September 2004 Remember the essays you had to write in high school

"No," she said. Then she reminded me that racial "integration" was the battle cry of the hour in the 1950s. No one thought about what would happen to black schools, not even Dunbar.
Now, decades later, we still do not have racial integration in many of the urban schools around the country-- and we also do not have Dunbar High School.

Why Nerds are Unpopular - Paul Graham

Topic sentence, introductory paragraph, supporting paragraphs, conclusion

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The third essay in this set stands out from the rest. Had the panel who were grading the compositions understood the context of this essay in light of the six others in the set, they probably would have given it more credit. Its strength lies in its funny, lighthearted approach-it shows a completely different aspect of the candidate’s personality. Without it, he would have appeared deadpan serious and probably a bit dull. However, showing the wittier side of himself strengthens the set considerably. It is a good example of allowing yourself to take a risk in one essay, as long as more serious approaches in the others balance it.

That Time I Went To Grad School For Free* - Frugalwoods

This is probably the least honest part of the and perhaps might be considered evidence for the authenticity of Plato's rendition, since he might otherwise have been at pains to fix up the argument and address the real issue, treason, and not beat a straw man, as Socrates does.

A much more forthright and thorough treatment of all this is actually given by Xenophon, at II-12-48, where he addresses the case, not only of Alcibiades, but of Critias too, who actually went on to become one of the Thirty Tyrants.

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John Locke (Internet Encyclopedia of Philosophy)

Shortly after I retired from teaching I picked up Conant's 1959 book-length essay, , and was more than a little intrigued to see him mention in passing that the modern schools we attend were the result of a "revolution" engineered between 1905 and 1930.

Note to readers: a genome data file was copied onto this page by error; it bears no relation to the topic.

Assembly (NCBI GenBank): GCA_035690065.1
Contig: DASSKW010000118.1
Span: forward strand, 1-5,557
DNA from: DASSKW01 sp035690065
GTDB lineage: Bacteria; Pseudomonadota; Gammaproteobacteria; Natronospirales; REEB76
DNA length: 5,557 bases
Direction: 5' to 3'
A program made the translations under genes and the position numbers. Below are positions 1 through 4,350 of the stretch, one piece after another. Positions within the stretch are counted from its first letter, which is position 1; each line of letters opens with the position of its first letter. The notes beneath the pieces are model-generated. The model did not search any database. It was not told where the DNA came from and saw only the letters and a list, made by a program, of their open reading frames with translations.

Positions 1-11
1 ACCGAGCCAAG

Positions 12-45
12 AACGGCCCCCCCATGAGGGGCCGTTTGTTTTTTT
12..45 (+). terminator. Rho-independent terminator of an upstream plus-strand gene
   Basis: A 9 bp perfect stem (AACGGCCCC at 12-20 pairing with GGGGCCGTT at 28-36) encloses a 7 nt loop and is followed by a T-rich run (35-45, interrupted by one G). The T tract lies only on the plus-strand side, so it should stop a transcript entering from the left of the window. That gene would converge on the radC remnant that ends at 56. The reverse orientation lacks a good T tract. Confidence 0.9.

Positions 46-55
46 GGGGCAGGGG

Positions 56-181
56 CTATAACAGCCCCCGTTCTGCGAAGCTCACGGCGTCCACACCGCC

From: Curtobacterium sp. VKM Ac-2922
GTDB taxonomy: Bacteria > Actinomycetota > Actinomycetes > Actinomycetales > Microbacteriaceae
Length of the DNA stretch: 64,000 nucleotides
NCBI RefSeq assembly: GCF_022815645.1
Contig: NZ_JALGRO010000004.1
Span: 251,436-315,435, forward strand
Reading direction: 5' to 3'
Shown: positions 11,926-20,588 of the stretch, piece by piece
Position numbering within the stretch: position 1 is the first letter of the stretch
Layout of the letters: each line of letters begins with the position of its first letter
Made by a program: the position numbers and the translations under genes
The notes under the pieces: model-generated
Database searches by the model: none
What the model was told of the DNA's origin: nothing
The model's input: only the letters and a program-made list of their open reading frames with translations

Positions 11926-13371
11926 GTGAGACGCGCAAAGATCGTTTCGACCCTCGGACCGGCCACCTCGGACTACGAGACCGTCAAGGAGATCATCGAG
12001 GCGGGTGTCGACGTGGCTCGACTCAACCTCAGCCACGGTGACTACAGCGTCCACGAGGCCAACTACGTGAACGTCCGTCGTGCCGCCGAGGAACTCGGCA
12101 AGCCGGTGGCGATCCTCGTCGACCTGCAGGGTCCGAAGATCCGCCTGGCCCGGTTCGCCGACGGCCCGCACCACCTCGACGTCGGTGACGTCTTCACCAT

The Great Gatsby, by F. Scott Fitzgerald : Chapter 1

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C., there were four academic public high schools-- one black and three white. In standardized tests given that year, students in the black high school averaged higher test scores than students in two of the three white high schools.
This was not a fluke. It so happens that I have followed 85 years of the history of this black high school-- from 1870 to 1955 --and found it repeatedly equalling or exceeding national norms on standardized tests. In the 1890s, it was called The M Street School and after 1916 it was renamed Dunbar High School but its academic performances on standardized tests remained good on into the mid-1950s.
When I first published this information in 1974, those few educators who responded at all dismissed the relevance of these findings by saying that these were "middle class" children and therefore their experience was not "relevant" to the education of low-income minority children. Those who said this had no factual data on the incomes or occupations of the parents of these children-- and I did.